Milton Wolff was 21 years old when he decided to pay his own way to Spain to fight Fascism during the Spanish Civil War. A Jew from New York, he was one of 800 Americans who defied their government in the late 1930s to fight General Francisco Franco, who was leading a right-wing rebellion supported by Adolf Hitler and Benito Mussolini against Spain's newly elected government. "I was high as a kite," Mr. Wolff recalls.
Wolff quickly rose to battalion commander, befriending the literati along the way, and writing letters to his mother about his work in a factory, the story he had used to get around her opposition.
But at one battle, he was photographed with Ernest Hemingway - and his cover was blown.
"The photo appeared in one newspaper in New York, the Jewish Forward, the one newspaper my mother read," he says in a thick Brooklyn accent. "My mother found out what her dear son was up to."
The last surviving commanding officer of the Abraham Lincoln Battalion, Wolff returned this month to Madrid to partake in a weeklong conference, which included films such as the 1984 documentary "The Good Fight," and lectures by American and Spanish historians and archaeologists. The highlight, aimed at American college students studying abroad, was a trip to the mountainous region outside Madrid, where, 64 years ago, Wolff fought his last battle as a young man their age.
"Many American students didn't know the International Brigades existed before this week," says Justin Byrne, a history professor at both a New York University in Madrid program and one administered by Vassar, Wesleyan, and Colgate colleges. "And yet this movement of international solidarity is still unique in my mind. There was no precedent and no subsequent movement quite like it. Today, there is something to be learned from their commitment."
For Wolff, discussing the role of the Brigades is a way to teach students about political dedication. Wolff has been a role model for student activists and organizers all his life, often receiving letters asking for advice about ways to elicit change. He says questions that students ask about his past - what Fascism meant to him, or why he left his home and risked his life for a foreign war - can help them make their own decisions about the causes they care about.
Wolff hopes Americans will use lessons learned about the Spanish Civil War to make decisions about their role in the current conflict between the United States and the Taliban regime in Afghanistan.
"This situation is radically different, but one thing is the same," he says. "If you want to do something, you can't just be against something. You have to be for something as well. And whatever you believe in, get as much information as you can and be prepared to sacrifice."
When civil war erupted in Spain, only the Soviet Union and Mexico intervened. But nearly 40,000 leftists from all over the world came to Spain to fight with the International Brigades. Those from the United States, often affiliated with the Communist Party, left jobs as teachers, nurses, artists, and factory workers, and paid their own way to cross the Atlantic. Their passports were marked, "Not Valid For Travel in Spain," so they sneaked over the Pyrenees from France. Once there, the volunteers formed the first racially-integrated military unit in US history. One-third of them died before the end of the war in 1939.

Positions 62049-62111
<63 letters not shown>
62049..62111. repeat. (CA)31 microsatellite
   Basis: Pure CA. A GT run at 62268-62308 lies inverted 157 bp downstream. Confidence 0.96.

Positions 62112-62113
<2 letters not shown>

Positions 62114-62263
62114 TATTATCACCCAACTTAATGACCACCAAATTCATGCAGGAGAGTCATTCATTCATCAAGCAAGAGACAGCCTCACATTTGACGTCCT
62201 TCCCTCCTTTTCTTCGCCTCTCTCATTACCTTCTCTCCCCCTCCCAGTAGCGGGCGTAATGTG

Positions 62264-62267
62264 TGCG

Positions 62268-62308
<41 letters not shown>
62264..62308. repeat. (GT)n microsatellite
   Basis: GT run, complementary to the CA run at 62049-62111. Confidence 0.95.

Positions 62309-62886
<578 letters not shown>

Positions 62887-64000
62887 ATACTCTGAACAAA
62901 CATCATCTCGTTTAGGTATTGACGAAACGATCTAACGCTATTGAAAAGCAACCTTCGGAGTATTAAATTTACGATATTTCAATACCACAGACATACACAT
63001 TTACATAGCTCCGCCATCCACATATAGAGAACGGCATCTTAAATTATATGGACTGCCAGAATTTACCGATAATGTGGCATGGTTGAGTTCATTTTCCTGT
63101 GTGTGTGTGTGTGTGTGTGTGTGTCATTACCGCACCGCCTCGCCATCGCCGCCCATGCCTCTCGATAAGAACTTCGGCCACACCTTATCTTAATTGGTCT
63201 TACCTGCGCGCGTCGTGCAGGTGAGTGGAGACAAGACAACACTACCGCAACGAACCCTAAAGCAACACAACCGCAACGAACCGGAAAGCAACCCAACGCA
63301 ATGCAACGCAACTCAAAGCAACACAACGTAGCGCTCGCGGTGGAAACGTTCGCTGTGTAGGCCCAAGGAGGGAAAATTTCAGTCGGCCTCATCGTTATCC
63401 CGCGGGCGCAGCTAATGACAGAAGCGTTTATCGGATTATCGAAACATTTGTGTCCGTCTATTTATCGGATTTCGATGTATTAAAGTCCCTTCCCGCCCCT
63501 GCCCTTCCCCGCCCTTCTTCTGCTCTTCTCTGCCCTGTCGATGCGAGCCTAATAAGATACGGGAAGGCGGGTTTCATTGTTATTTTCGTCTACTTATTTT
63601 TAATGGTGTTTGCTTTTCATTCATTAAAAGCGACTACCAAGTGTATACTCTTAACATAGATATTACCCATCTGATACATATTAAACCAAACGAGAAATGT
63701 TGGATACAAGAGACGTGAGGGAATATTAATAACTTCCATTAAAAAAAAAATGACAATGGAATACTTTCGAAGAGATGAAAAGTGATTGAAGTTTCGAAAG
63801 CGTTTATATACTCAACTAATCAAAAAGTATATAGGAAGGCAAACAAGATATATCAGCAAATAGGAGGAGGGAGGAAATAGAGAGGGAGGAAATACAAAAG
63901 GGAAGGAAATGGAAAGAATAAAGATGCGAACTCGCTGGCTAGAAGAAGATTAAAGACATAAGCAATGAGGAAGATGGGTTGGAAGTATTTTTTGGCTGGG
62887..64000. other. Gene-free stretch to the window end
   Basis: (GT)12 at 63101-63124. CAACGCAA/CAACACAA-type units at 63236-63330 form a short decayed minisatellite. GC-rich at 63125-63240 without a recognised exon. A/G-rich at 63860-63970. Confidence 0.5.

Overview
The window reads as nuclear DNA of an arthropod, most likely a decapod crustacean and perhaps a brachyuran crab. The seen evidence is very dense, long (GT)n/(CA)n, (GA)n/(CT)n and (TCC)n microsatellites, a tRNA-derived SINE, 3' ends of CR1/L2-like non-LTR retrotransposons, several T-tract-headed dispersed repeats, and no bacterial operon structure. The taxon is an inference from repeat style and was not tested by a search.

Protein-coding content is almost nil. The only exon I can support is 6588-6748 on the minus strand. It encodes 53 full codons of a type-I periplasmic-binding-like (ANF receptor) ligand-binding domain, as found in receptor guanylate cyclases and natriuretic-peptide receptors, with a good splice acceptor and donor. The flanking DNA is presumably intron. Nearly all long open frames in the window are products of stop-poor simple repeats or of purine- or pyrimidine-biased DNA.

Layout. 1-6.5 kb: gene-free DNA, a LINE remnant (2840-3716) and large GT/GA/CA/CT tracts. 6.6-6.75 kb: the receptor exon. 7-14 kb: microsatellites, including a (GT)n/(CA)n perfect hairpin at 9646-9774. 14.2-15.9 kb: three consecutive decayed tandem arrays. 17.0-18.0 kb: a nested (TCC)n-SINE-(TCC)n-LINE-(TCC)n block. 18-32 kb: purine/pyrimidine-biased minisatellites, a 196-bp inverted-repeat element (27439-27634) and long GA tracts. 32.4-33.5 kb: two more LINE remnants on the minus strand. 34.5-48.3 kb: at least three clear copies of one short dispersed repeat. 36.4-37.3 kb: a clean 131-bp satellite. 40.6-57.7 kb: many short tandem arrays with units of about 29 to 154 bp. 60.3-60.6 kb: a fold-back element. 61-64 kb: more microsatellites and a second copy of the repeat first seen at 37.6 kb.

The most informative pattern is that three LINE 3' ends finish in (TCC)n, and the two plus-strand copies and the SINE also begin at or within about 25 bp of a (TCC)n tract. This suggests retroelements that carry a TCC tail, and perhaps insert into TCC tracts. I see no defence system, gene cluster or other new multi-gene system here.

Wolff's participation in some ways had its roots in the Great Depression. At its height, Wolff joined President Roosevelt's Civilian Conservation Corps. He was the only participant who could read a label, and became a first-aid man. While he learned to treat diverse illnesses, the injustices within the program, especially the large economic gap between the workers and their bosses, impacted him the most.
"I was disillusioned, and abused, and enlightened," he says. He organized his first hunger strike, and later returned to Brooklyn to join the Young Communist League. At one meeting in 1936, organizers asked if anyone wanted to fight Fascism in Spain. Wolff was the only one who raised his hand.
Before he left for Spain, Wolff was a pacifist. "I had no intention of killing anyone or being killed," he says. But with a growing number of casualties among the International Brigades, he segued into the front lines as a machine-gunner.
Wolff came to embody the "good fight," the version of the war that portrays leftist foreigners sacrificing all for their ideology, and in their time off, mingling with the literati in cafes in Madrid. In fact, Hemingway's "For Whom The Bell Tolls" was inspired in part by Wolff and the Lincoln Brigade.
The civil war, and the role of the International Brigades, is still a contentious issue among Spaniards, especially those who lived through it. Though this month's conference was aimed at educating Americans abroad, many older Spaniards from both sides of the war attended the discussions. It also drew younger Spaniards, who say the Spanish education system only scratches the surface of the subject because it is still such a divisive topic.
"We never learned about the war in history class," says Juan Antonio Nogales, a project manager at a high-tech company in Madrid, who attended Wolff's lecture. "The professors act like it doesn't exist."
The traditional view of the dedicated, innocent brigades has also been questioned. When George Orwell published his "Homage to Catalonia," and account of fighting with the brigades, he was criticized for depicting the volunteers as a deeply divided and unorganized group. With recent confessions and the discovery of papers in Soviet archives, charges of corruption among the brigades are beginning to be accepted as fact.
But for Wolff, it is only the dedication that matters. "War is always a dirty, bitter thing," he says. "I'm not a sentimental old soldier. Some of you love me, and some of you hate me. I've been fighting my whole life. I continue to fight."